Real Estate Transfer Tax Rains Money
Emeryville's general fund received $3.4 million in calendar year 2015 under a new real estate transfer tax voted in by the electorate in November of 2014 according City Hall, an amount far exceeding what the City has hauled in during any other year for these transactions. The tax, called the Real Property Transfer Tax (RPTT), was dramatically increased when Emeryville voters passed 2014's Measures U&V that transformed the town into a 'charter city' that enabled the revenue increase on real estate transfers and was panned in the run up to the election by the business community and outside lobbying groups including the powerful Sacramento based California Association of Realtors.
Urged passage of the
real estate transfer tax
in spite of dire warnings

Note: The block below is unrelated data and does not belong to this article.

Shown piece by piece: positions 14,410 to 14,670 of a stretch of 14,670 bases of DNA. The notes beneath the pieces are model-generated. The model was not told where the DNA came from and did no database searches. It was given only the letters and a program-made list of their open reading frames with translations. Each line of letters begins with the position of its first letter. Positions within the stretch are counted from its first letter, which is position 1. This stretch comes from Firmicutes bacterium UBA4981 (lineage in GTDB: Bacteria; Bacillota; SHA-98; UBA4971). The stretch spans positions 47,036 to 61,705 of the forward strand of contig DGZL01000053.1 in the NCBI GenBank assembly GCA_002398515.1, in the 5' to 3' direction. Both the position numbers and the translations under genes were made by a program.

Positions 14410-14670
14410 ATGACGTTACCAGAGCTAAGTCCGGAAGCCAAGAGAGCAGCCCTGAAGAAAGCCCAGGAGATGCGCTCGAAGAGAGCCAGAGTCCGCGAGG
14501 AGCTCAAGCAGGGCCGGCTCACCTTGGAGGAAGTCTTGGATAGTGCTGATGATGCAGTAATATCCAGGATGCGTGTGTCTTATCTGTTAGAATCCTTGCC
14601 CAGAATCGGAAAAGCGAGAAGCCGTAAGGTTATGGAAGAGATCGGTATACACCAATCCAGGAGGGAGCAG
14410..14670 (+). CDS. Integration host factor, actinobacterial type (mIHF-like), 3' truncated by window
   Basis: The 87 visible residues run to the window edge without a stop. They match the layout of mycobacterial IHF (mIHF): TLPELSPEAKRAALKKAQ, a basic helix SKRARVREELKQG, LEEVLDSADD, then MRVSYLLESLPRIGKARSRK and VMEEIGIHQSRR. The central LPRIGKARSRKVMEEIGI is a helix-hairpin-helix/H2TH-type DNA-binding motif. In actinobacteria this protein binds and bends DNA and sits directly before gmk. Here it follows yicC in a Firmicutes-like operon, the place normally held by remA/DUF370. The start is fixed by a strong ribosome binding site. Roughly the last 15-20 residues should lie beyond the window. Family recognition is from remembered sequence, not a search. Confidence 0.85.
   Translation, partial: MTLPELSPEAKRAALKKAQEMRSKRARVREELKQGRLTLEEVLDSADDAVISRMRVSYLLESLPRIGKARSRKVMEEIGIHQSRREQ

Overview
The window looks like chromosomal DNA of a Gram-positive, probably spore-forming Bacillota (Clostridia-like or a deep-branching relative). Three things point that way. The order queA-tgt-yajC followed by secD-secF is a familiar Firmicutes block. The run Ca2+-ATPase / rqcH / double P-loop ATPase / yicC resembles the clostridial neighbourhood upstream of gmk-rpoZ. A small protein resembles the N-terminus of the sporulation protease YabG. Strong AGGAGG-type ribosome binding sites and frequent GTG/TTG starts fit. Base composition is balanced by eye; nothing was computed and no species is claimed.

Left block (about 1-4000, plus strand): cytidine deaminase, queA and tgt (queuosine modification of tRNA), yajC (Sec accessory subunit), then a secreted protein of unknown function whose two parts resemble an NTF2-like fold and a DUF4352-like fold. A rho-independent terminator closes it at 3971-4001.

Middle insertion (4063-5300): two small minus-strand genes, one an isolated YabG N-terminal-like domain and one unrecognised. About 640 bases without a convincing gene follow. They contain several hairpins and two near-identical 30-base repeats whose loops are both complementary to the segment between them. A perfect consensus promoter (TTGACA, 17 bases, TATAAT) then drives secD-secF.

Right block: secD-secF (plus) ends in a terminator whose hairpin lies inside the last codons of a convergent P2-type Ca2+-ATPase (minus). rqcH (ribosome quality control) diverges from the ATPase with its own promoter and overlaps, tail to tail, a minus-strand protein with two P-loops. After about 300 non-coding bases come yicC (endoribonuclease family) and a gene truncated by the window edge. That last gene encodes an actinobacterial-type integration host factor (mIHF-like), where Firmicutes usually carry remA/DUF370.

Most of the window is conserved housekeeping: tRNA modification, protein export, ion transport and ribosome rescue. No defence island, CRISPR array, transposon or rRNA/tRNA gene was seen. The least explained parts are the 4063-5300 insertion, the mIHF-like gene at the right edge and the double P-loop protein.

from Sacramento lobbyists.
Supporters of the Charter City Initiative, including its chief backer and progenitor Councilwoman Jac Asher, told voters before the November 2014 election much revenue could be gained by raising the tax rate and the numbers released last week tend to vindicate Ms Asher.
Emeryville had stood alone as a general law city among its charter city neighbors Ms Asher reminded voters and the City Hall had left some $21 million on the table with its former anemic 55 cent rate over the last few years.
Real estate salesman
and former Chair of the
Emeryville Chamber of Commerce:
If Emeryville voters approve
this real estate transfer fee,
"It's the beginning of the end
Voters soundly rejected incessant pleadings in the 2014 election from the NO side in the form of volumes of mailers from portions of the Emeryville business community and especially the California Real Estate Association who dumped more than $85,000 to defeat the two measures.
The money from the new tax, more than $300 for every woman, man and child in Emeryville, pays for among other things, sidewalk repair, park maintenance, street maintenance, landscaping and other needed infrastructure work.